Bouncing Back

Pistons dig in on D in 2nd half to bypass Bucks 116-111


The story of the game in Pistons red, white and blue

WHITE HOT – Josh Smith sparked a 12-0 fourth-quarter run that saw the Pistons erase a six-point deficit as they went on to beat the team with the NBA’s worst record, Milwaukee, 116-111. Greg Monroe, Andre Drummond (10 points, 16 rebounds) and Brandon Jennings (20 points, 13 assists) all registered double-doubles for the Pistons. Monroe, who’s had a number of strong games against Milwaukee, had another as he led Detroit with 28 points and 14 rebounds. Smith finished with 26 points, including 15 in the fourth quarter, and he started the decisive run with a 3-pointer to halve Milwaukee’s six-point lead. The Pistons trailed by nine points at halftime and by one entering the fourth quarter. Ex-Piston Brandon Knight led Milwaukee with 25 points, nine rebounds and seven assists.

BLUE COLLAR – In a turbulent season, Kyle Singler has been as steady as the Pistons could have possibly hoped. Whether starting or coming off the bench or playing shooting guard or small forward, Singler has given consistent effort, responsible defense and solid perimeter shooter. He came into Monday night’s game averaging 11 points a game as a starter even though the Pistons don’t run plays to feature him. He put in another honest night’s work, too, finishing with 14 points, five rebounds and two assists.

RED FLAG – The Bucks scored with way too much freedom of movement, particularly in the first half when Milwaukee scored 19 points in transition. To put that into perspective, the Pistons allow 14.4 fast-break points per game, which ranks 24th in the NBA. The Bucks scored 61 first-half points and shot 56 percent mostly due to the high-percentage shots they were getting. They scored only five fast-break points in the second half, none in the fourth quarter.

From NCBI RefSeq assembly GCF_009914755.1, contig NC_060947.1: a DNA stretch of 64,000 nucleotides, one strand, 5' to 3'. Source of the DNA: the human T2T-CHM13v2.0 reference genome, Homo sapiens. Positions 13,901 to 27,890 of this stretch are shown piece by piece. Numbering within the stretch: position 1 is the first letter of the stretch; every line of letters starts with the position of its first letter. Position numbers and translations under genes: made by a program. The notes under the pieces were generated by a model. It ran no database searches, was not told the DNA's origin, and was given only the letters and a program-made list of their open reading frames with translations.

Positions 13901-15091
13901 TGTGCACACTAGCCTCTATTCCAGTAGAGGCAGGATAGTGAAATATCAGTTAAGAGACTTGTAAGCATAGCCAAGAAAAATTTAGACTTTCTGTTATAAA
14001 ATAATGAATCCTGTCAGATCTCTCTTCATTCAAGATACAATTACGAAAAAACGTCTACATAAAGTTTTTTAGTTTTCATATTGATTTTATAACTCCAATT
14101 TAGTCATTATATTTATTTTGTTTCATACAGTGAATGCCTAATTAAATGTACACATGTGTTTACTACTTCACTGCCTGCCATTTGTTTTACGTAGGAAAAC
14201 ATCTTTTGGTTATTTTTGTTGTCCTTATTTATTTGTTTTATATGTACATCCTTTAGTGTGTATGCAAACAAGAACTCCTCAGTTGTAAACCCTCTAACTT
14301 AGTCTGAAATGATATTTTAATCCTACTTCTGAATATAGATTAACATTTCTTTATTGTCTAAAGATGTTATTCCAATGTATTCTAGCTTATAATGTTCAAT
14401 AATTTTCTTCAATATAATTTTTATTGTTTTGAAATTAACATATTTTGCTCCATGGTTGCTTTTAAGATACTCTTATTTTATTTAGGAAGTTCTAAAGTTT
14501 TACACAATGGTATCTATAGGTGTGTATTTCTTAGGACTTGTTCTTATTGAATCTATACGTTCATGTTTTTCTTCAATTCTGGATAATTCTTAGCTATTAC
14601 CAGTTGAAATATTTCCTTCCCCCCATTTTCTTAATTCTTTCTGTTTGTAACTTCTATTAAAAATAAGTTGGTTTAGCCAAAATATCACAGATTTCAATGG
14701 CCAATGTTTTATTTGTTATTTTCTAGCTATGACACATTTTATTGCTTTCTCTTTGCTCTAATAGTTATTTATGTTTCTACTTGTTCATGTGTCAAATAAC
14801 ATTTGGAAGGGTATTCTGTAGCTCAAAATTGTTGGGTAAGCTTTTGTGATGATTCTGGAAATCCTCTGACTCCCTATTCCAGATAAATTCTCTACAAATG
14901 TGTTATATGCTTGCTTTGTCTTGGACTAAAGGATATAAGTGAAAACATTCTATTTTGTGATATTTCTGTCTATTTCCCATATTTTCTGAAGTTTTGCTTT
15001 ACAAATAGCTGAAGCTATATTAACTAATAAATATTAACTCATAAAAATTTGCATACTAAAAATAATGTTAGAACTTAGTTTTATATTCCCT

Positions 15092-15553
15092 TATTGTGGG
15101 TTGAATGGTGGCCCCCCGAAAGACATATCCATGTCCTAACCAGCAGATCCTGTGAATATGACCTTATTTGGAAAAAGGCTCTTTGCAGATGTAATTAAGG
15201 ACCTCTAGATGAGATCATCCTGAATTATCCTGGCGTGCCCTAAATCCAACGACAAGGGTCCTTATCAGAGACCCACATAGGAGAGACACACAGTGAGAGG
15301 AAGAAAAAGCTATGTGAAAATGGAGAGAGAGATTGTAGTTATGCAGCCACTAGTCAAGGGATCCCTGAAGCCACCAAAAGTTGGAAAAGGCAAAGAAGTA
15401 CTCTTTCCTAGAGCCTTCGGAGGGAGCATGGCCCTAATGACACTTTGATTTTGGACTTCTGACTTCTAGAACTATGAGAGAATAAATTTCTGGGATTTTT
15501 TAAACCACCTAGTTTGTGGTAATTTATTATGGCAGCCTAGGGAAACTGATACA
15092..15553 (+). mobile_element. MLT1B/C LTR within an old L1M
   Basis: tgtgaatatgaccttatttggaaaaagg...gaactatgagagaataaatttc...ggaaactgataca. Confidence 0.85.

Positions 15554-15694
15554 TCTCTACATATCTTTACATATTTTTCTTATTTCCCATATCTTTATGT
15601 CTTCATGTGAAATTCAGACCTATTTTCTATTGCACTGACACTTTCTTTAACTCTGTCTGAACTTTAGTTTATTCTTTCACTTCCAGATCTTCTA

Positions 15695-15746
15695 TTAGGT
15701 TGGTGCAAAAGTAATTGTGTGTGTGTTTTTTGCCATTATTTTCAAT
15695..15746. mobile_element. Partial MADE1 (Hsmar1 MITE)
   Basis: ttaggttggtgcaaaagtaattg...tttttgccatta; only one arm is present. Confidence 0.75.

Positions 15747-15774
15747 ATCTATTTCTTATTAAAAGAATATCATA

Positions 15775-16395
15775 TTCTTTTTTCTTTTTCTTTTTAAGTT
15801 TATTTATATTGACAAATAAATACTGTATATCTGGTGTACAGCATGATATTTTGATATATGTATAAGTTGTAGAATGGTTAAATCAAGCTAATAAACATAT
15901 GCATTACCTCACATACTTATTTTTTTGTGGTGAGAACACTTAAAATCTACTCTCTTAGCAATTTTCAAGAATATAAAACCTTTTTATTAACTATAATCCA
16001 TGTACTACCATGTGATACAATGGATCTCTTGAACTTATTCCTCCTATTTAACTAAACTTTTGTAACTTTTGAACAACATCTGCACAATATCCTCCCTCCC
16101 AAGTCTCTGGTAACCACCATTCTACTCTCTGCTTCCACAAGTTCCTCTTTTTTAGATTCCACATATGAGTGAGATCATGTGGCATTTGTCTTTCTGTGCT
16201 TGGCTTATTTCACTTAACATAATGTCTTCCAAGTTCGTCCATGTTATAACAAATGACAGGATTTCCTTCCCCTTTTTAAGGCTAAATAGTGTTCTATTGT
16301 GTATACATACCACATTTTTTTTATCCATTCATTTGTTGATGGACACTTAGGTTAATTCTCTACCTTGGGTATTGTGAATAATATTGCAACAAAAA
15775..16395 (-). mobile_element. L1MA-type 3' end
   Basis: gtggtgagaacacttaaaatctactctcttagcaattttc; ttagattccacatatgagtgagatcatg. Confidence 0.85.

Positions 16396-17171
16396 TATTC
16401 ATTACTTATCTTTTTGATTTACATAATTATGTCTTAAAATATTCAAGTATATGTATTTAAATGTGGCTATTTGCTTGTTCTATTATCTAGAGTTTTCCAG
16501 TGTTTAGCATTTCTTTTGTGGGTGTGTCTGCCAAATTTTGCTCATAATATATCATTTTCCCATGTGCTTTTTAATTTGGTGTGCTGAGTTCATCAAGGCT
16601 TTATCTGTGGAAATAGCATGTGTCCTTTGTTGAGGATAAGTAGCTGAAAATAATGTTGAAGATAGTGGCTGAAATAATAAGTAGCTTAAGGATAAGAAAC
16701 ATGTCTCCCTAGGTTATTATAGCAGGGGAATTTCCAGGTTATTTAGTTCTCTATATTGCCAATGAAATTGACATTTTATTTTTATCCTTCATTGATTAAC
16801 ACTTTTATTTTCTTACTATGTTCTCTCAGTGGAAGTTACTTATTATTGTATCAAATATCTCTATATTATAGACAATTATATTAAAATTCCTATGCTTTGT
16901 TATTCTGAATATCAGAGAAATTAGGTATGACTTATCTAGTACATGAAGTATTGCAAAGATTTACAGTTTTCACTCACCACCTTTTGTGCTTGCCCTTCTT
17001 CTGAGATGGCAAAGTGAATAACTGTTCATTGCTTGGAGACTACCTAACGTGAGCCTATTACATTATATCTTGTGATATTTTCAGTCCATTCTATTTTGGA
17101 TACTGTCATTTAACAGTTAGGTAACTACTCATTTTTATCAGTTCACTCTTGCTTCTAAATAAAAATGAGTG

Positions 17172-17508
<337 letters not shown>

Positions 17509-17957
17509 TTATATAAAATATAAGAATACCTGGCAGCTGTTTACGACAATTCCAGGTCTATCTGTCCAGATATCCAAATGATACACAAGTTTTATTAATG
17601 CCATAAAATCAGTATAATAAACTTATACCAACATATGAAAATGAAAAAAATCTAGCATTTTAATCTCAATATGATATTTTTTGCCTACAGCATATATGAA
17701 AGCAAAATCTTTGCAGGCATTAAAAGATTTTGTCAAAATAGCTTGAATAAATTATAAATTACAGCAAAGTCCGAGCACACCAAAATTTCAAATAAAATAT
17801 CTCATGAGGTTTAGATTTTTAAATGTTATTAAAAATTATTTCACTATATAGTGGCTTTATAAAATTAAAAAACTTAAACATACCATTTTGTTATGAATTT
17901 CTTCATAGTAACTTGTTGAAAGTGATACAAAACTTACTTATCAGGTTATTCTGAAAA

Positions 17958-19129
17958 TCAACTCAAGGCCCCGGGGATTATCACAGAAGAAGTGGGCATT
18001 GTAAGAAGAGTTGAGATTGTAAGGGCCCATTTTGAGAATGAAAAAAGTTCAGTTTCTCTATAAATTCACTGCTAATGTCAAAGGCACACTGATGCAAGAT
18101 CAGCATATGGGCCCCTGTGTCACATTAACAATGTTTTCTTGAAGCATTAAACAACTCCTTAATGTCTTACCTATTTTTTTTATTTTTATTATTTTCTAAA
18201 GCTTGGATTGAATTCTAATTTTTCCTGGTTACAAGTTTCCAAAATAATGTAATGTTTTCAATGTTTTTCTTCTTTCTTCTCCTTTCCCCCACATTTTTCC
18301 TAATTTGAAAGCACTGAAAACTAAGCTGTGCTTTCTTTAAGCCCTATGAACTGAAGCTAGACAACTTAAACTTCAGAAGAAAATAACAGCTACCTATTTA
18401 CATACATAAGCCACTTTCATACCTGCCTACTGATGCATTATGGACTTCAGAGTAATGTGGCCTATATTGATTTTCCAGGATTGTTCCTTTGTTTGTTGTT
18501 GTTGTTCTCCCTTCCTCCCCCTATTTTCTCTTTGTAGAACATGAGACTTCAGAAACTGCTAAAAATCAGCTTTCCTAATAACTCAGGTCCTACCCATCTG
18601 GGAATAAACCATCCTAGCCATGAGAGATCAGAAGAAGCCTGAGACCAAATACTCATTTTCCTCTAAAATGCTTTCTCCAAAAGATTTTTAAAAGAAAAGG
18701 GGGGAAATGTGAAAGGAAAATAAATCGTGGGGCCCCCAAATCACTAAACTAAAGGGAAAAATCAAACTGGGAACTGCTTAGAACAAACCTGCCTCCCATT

There was nothing head scratching about the underlying causes of the nine-point deficit the Pistons faced when they gathered at halftime.

Milwaukee, which doesn’t fit the definition of an offensive juggernaut, piled up 61 first-half points mostly because the Bucks were scoring without resistance. By John Loyer’s count, they scored seven points in transition after Pistons baskets, which is on the list of cardinal sins no matter how short your list gets.

“We just have to get back because a few of those possessions when they got those points fast, they got ’em off of made shots and that’s unacceptable,” Greg Monroe said after the 116-111 win over the Bucks snapped a three-game losing streak, including two weekend losses by a combined 57 points in which the defense was less than stout. “We did a good job of not turning the ball over, because that led to a lot of their fast breaks. And when we scored, everybody made a better effort to get back early.”

Milwaukee, which put up an alarming 19 fast-break points in the first half, was limited to just five in the second half, zero in the fourth quarter when the Pistons came from six points down.

The Bucks scored 50 points in the second half, but the Pistons at least made them earn those points, limiting them to 33 percent shooting after they shot 56 percent in the first half. In the second quarter alone, the Bucks recorded seven layups and five dunks. After halftime, the only staple of their offense was the free throw; they made 20 of 25 to keep it close.